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Oh Good ― Putting A Spider Outside Probably Kills It Anyway

<span class="copyright">by vesi_127 via Getty Images</span>
by vesi_127 via Getty Images

You know the phrase “no good deed goes unpunished”?

Well, here goes ― altruists who place unwanted house spiders outside their home instead of killing them may not have a better impact than seemingly cruel bug-smashers.

In a recent TikTok sharing “un-fun facts”, app user Alex Falcone shared that “every spider you’ve ever carefully covered with a cup and put outside died outside that day, probably.”

Science has his back, too (oh, dear).


What? Why? 

Well, it sounds a bit glib, but ― would you like it?

If the answer is “no, I live in the UK; the weather is relentless, and we’re not evolved to live outdoors” well, that’s basically what’s happening here.

Only about 5% of house spiders ― the clue’s in the name ― have ever been outdoor spiders, per Seattle’s Burke Museum.

“Some house spider species have been living indoors at least since the days of the Roman Empire,” they say.

“If the spider is a native to the area, it will likely be able to survive outside. But if the spider is a transplant that’s become a house spider — even if its ancestors made the voyage to the ‘new’ place decades to hundreds of years ago — odds are, the spider will perish outside,” Rob Crawford, the curator of arachnids at Seattle’s Burke Museum, explains.

Even if your spider is hardy enough to weather the outside elements, the British Arachnological Society (BAS) warns that “the ‘outside’ is not their habitat and it is a bit cruel.”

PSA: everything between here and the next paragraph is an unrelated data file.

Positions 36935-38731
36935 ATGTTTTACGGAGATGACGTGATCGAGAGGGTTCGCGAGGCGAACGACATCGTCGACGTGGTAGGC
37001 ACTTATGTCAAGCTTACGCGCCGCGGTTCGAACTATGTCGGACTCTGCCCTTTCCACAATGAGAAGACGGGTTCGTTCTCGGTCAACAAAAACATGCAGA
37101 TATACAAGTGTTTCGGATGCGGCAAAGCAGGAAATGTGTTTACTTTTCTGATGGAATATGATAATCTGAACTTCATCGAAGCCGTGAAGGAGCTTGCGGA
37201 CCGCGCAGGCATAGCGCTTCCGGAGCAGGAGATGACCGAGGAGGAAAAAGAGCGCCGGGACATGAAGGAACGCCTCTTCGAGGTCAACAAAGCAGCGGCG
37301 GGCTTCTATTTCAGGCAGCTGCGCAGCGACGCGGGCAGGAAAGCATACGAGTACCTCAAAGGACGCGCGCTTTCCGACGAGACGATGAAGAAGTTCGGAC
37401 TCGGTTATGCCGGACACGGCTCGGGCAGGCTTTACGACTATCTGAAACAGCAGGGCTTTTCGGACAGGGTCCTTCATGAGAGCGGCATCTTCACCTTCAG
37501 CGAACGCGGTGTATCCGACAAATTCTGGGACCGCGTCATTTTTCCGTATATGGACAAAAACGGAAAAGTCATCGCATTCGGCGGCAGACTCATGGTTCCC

Well, what if I don’t like spiders in my home?

The BAS advises that not only are most homes filled with undetected spiders, but “they do a great deal of good by eating insects that are in your home and, like the insects, form part of the natural history of buildings.”

“So, if you can, learn to live with them,” they add ― but if you must remove them with the cup method, “put in an outside shed, garage or similar place.”

Crawford seems to agree, saying that when spiders ― even those in similar climes to their native lands ― survive outside, it’s usually in a manmade shelter of some kind.

“You would think [a spider species in an environment similar to its original country’s] could survive outside, but we never find it in natural habitats... just [in] man-made habitats, such as buildings, brick piles, junk piles, and retaining walls,” Crawford shared.

“So, it does, in fact, survive to some extent outside of buildings, but always in a man-made shelter.“

Though retired research associate of entomology at the University of California Rick Vetter argues that the outside is “where they came from. They might die, but then again, they might find suitable habitat,” it’s probably not the best bet if you’re concerned about the species’ health.

I, for one, reckon house spiders have become to their potential outdoor ancestors what poodles have become to wolves ― and you know what? Good for them.

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